# GGPLOT AXIS LIMITS AND SCALES

This article describes R functions for changing ggplot axis limits (or scales). We’ll describe how to specify the minimum and the maximum values of axes.

Among the different functions available in ggplot2 for setting the axis range, the `coord_cartesian()` function is the most preferred, because it zoom the plot without clipping the data.

In this R graphics tutorial, you will learn how to:

• Change axis limits using `coord_cartesian()``xlim()``ylim()` and more.
• Set the intercept of x and y axes at zero (0,0).
• Expand the plot limits to ensure that limits include a single value for all plots or panels.

Contents:

• Key ggplot2 R functions
• Change axis limits
• Use coord_cartesian
• Use xlim and ylim
• Use scale_x_continuous and scale_y_continuous
• Expand plot limits
• Conclusion

## Key ggplot2 R functions

Start by creating a scatter plot using the `cars` data set:

``````library(ggplot2)
p <- ggplot(cars, aes(x = speed, y = dist)) +
geom_point()``````

3 Key functions are available to set the axis limits and scales:

1. Without clipping (preferred). Cartesian coordinates. The Cartesian coordinate system is the most common type of coordinate system. It will zoom the plot, without clipping the data.
``p + coord_cartesian(xlim = c(5, 20), ylim = c(0, 50))``
1. With clipping the data (removes unseen data points). Observations not in this range will be dropped completely and not passed to any other layers.
``````# Use this
p + scale_x_continuous(limits = c(5, 20)) +
scale_y_continuous(limits = c(0, 50))

# Or this shothand functions
p + xlim(5, 20) + ylim(0, 50)``````

Note that, `scale_x_continuous()` and `scale_y_continuous()` remove all data points outside the given range and, the `coord_cartesian()` function only adjusts the visible area.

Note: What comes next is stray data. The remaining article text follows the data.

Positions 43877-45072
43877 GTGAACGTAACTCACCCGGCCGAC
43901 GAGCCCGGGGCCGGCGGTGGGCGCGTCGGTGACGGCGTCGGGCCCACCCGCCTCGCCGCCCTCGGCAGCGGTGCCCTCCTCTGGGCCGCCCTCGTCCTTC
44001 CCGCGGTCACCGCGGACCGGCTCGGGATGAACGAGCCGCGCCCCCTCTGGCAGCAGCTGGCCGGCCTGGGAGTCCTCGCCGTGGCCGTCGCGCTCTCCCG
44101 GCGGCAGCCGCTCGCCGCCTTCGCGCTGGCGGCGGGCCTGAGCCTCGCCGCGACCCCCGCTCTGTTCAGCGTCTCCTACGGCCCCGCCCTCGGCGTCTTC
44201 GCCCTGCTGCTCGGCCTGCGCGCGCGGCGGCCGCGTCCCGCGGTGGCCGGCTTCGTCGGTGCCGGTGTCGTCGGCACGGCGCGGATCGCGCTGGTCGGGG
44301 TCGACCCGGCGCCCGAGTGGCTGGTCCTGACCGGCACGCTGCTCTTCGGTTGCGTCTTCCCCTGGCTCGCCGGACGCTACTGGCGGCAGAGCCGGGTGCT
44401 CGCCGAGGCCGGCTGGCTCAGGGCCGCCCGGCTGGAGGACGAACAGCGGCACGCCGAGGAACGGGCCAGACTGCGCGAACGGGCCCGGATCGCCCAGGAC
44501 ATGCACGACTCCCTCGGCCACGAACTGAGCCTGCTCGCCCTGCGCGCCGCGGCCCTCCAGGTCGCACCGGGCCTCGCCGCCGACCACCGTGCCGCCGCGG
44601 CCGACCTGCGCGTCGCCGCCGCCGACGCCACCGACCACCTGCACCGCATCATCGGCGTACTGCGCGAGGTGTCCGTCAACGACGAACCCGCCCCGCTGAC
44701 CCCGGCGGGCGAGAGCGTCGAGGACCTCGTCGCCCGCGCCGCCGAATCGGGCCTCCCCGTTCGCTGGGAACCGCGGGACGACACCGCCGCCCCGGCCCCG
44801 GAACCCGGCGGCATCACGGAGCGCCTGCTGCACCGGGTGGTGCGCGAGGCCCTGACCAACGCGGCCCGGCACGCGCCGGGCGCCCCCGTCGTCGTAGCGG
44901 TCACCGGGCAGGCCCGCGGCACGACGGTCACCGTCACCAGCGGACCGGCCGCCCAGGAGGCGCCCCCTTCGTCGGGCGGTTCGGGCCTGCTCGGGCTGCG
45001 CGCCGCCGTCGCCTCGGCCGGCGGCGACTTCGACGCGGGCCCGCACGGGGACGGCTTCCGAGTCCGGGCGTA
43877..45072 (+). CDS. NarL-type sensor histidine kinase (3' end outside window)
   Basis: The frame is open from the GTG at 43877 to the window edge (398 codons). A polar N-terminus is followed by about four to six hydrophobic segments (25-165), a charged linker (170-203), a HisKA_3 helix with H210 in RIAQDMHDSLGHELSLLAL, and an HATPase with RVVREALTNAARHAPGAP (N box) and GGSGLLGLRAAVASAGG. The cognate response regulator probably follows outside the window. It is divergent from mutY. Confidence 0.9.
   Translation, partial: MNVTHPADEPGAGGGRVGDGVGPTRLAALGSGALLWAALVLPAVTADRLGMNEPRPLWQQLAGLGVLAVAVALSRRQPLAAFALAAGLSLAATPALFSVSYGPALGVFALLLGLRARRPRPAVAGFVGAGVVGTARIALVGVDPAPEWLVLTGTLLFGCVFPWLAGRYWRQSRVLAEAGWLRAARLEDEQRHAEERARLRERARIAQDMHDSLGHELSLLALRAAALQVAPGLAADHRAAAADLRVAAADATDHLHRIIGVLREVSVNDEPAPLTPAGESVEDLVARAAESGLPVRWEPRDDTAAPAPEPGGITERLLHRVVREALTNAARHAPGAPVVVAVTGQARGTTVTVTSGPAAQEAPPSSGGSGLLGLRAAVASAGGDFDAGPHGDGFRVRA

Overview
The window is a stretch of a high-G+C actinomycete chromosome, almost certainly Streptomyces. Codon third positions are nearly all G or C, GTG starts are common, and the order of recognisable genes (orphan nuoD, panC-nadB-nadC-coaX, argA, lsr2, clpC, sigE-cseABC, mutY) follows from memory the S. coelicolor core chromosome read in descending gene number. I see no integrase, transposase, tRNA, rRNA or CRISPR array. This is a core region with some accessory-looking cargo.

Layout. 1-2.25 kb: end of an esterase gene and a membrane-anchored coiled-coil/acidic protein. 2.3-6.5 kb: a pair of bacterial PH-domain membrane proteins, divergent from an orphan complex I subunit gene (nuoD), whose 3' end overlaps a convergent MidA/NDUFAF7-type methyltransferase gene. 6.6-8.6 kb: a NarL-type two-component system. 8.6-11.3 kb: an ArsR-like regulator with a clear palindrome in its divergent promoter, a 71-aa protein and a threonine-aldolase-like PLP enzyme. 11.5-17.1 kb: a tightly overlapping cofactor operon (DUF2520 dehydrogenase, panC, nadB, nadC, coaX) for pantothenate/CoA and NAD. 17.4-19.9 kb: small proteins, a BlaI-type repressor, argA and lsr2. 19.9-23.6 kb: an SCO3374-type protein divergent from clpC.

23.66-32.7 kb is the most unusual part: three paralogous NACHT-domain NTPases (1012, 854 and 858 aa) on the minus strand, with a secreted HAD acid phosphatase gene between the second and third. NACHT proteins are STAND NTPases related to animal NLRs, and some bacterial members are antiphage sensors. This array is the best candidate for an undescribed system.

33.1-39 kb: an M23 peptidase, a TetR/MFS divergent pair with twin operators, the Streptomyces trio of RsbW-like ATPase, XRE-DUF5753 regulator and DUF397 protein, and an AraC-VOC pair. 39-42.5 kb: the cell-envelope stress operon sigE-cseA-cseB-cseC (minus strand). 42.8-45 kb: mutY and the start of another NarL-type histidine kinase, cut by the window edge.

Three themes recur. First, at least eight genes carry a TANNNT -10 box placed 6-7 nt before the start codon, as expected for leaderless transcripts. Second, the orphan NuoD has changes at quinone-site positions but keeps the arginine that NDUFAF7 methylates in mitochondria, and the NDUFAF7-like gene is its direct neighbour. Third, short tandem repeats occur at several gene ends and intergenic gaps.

In most cases you would not see the difference, but if you fit anything to the data the functions `scale_x_continuous() / scale_y_continuous()` would probably change the fitted values.

1. Expand the plot limits to ensure that a given value is included in all panels or all plots.
``````# set the intercept of x and y axes at (0,0)
p + expand_limits(x = 0, y = 0)

# Expand plot limits
p + expand_limits(x = c(5, 50), y = c(0, 150))``````

## Change axis limits

### Use coord_cartesian

Most common coordinate system (preferred). Zoom the plot.

``````# Default plot
print(p)

# Change axis limits using coord_cartesian()
p + coord_cartesian(xlim =c(5, 20), ylim = c(0, 50))``````

### Use xlim and ylim

• p + xlim(min, max): change x axis limits
• p + ylim(min, max): change y axis limits

Any values outside the limits will be replaced by NA and dropped.

``p + xlim(5, 20) + ylim(0, 50)``

### Use scale_x_continuous and scale_y_continuous

Can be used to change, at the same time, the axis scales and labels, respectively:

``````p + scale_x_continuous(name = "Speed of cars", limits = c(0, 30)) +
scale_y_continuous(name = "Stopping distance", limits = c(0, 150))``````

## Expand plot limits

Key function `expand_limits()`. Can be used to :

• quickly set the intercept of x and y axes at (0,0)
• expand the limits of x and y axes
``````# set the intercept of x and y axis at (0,0)
p + expand_limits(x = 0, y = 0)

# change the axis limits
p + expand_limits(x=c(0,30), y=c(0, 150))``````

## Conclusion

• Create an example of ggplot:
``````library(ggplot2)
p <- ggplot(cars, aes(x = speed, y = dist)) +
geom_point()``````
• Set a ggplot axis limits:
``p + coord_cartesian(xlim = c(5, 20), ylim = (0, 50))``
• Set the intercept of x and y axis at zero (0, 0) coordinates:
``p + expand_limits(x = 0, y = 0)``

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